Acceptance and Commitment Therapy Defined

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Acceptance and Commitment Therapy Defined

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Realizing that not everyone we speak with or speak to has a counseling background, we would like to give some clarity to types of therapy we implement and terms we often use.  This week is Acceptance and Commitment Therapy.  Our therapists at Waters Edge Counseling know this type of therapy to be extremely effective with many of our clients. So…let’s dig in and talk about what ACT actually is.

Acceptance and Commitment Therapy (ACT) is defined as an action-oriented approach to psychotherapy that stems from traditional behavior therapy and Cognitive Behavioral Therapy (which we blogged about last week). In ACT, our clients learn to stop avoiding, denying, and struggling with their inner emotions. Instead, they begin to accept that these deeper feelings are appropriate responses to certain situations AND that they should not prevent them from moving forward in their lives. Once our therapists reach this understanding with our clients, they begin to accept their issues and hardships and commit to making necessary changes in their behavior, regardless of what is going on in their lives, and how they feel about it.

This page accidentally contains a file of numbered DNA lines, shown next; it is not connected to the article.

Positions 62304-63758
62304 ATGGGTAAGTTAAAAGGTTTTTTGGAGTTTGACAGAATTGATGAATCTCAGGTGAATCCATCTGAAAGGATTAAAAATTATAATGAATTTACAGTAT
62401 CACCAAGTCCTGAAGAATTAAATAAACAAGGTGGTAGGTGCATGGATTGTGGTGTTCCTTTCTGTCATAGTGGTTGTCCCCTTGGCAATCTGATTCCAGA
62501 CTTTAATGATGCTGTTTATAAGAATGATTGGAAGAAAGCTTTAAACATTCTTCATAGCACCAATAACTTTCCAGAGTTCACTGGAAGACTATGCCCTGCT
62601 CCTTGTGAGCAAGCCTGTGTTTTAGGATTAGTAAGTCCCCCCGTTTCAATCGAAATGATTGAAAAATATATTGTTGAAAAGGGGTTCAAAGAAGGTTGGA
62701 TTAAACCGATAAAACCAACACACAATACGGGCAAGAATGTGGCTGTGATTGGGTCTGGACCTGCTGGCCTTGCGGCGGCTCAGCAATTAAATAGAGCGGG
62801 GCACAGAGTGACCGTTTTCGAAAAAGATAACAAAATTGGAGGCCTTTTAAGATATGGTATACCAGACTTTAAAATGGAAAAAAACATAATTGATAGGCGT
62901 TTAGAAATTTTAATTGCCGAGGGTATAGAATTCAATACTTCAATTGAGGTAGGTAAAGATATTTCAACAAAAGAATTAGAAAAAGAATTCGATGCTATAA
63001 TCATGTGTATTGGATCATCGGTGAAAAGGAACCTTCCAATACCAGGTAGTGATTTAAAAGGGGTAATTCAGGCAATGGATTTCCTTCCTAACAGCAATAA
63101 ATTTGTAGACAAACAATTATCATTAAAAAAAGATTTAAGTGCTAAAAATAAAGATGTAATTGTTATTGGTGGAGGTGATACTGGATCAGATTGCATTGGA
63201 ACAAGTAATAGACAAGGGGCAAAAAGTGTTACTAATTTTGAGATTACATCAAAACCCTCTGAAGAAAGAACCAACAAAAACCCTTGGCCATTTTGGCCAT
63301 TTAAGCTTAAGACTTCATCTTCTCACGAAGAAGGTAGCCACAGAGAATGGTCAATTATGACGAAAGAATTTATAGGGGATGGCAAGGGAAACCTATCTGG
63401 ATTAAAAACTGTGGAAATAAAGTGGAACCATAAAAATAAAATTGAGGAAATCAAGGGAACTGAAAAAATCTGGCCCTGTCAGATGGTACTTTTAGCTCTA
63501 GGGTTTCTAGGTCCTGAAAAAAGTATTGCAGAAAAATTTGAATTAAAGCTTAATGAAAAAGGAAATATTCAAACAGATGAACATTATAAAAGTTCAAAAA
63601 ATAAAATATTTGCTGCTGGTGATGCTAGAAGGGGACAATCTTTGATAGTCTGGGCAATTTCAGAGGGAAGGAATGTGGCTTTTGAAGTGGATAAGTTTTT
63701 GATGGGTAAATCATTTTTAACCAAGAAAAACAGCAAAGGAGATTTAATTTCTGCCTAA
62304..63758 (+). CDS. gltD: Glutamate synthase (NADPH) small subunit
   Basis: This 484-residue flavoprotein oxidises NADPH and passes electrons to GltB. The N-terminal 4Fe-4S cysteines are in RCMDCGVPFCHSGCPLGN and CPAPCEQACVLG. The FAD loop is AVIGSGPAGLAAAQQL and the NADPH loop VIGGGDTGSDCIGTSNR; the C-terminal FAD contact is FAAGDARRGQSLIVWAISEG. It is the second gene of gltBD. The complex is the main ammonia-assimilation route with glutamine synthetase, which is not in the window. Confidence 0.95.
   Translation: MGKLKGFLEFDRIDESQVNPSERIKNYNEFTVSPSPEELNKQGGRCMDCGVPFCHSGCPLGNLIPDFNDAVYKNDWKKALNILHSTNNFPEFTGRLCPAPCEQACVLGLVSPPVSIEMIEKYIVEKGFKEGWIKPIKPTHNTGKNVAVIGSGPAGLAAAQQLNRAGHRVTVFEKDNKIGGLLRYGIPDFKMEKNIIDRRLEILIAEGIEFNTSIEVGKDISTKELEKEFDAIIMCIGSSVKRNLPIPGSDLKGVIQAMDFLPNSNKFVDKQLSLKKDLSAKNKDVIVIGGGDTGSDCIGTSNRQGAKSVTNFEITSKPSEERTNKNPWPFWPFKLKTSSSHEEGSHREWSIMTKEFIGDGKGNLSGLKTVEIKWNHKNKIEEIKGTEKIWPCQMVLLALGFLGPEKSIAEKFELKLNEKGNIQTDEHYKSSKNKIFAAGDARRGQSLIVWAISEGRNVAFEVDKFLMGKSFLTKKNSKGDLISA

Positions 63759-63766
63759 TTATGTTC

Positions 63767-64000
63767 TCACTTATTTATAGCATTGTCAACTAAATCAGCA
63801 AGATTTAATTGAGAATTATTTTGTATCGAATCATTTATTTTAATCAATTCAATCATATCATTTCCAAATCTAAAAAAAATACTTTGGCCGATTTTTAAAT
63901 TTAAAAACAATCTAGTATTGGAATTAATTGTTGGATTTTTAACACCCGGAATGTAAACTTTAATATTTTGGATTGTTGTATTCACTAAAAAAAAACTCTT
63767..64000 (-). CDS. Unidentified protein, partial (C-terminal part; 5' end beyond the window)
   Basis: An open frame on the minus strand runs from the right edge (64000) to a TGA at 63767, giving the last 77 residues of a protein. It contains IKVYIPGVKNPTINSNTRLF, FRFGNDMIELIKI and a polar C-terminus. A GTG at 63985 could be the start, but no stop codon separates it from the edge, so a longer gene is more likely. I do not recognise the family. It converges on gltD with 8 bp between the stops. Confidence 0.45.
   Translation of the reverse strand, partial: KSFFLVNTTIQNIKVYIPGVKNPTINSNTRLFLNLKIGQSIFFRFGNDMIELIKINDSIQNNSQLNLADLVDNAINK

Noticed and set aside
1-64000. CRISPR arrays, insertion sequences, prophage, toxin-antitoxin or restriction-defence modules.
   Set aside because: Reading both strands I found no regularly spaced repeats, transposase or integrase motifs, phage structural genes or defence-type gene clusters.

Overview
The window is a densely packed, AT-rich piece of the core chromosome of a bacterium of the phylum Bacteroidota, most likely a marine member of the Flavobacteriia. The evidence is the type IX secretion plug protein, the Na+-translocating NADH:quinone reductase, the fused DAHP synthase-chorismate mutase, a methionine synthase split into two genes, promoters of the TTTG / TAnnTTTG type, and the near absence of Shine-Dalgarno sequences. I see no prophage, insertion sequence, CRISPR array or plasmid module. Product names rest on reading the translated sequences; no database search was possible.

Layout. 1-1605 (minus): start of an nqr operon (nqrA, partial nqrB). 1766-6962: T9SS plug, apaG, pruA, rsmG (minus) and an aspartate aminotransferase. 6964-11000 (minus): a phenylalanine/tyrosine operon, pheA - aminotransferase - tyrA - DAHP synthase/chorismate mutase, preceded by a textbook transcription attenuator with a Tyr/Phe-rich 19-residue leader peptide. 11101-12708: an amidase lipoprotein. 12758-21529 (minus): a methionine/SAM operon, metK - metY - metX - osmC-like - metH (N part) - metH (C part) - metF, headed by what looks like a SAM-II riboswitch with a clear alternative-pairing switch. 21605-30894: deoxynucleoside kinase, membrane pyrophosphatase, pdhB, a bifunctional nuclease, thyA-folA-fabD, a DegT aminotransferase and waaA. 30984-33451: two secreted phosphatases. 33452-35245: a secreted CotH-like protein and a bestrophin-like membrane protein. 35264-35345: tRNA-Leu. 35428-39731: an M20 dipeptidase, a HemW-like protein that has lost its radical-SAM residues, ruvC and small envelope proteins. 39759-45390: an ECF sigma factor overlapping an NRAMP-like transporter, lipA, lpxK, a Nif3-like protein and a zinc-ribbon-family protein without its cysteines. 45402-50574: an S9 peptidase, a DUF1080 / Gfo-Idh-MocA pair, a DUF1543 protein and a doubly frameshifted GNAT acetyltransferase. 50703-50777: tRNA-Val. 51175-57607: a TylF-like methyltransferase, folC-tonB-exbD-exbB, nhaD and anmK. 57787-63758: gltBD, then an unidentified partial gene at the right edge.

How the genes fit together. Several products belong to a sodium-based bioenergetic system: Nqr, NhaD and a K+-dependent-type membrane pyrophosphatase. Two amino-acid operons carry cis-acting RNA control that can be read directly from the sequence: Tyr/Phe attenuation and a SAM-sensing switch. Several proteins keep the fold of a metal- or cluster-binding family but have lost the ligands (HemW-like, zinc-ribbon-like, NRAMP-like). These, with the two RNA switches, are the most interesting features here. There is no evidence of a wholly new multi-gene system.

When is ACT used?

ACT has been used effectively to help treat:

  • workplace stress
  • test anxiety
  • social anxiety disorder
  • Depression
  • obsessive-compulsive disorder
  • Psychosis
  • chronic pain
  • substance abuse

Once your therapist identifies the client’s issue(s), then it’s time to get to work. If ACT is the preferred method of therapy, then what the client can expect is learning to listen to your own self-talk, or the way you talk to yourself specifically about traumatic events, problematic relationships, physical limitations, or other issues.

You and your therapist can then decide if an issue requires immediate action and change OR if it must be accepted for what it is (no change being possible) while you learn to make behavioral changes that can affect the situation. You may look at what hasn’t worked for you in the past, so that our therapist can help you stop repeating thought patterns and behaviors that are causing you more problems in the long run. Once you have faced and accepted your current issues, you make a commitment to stop fighting your past and your emotions and, instead, start practicing more confident and optimistic behavior, based on your personal values and goals.

Waters Edge Counselors have extensive experience with ACT and use this type of therapy daily with clients with a range of issues. If this is something you would like to consider or talk through, please give us a call today at 912.319.5552. We are here to help!

The post Acceptance and Commitment Therapy Defined appeared first on Water’s Edge Counseling.

This content was originally published here.

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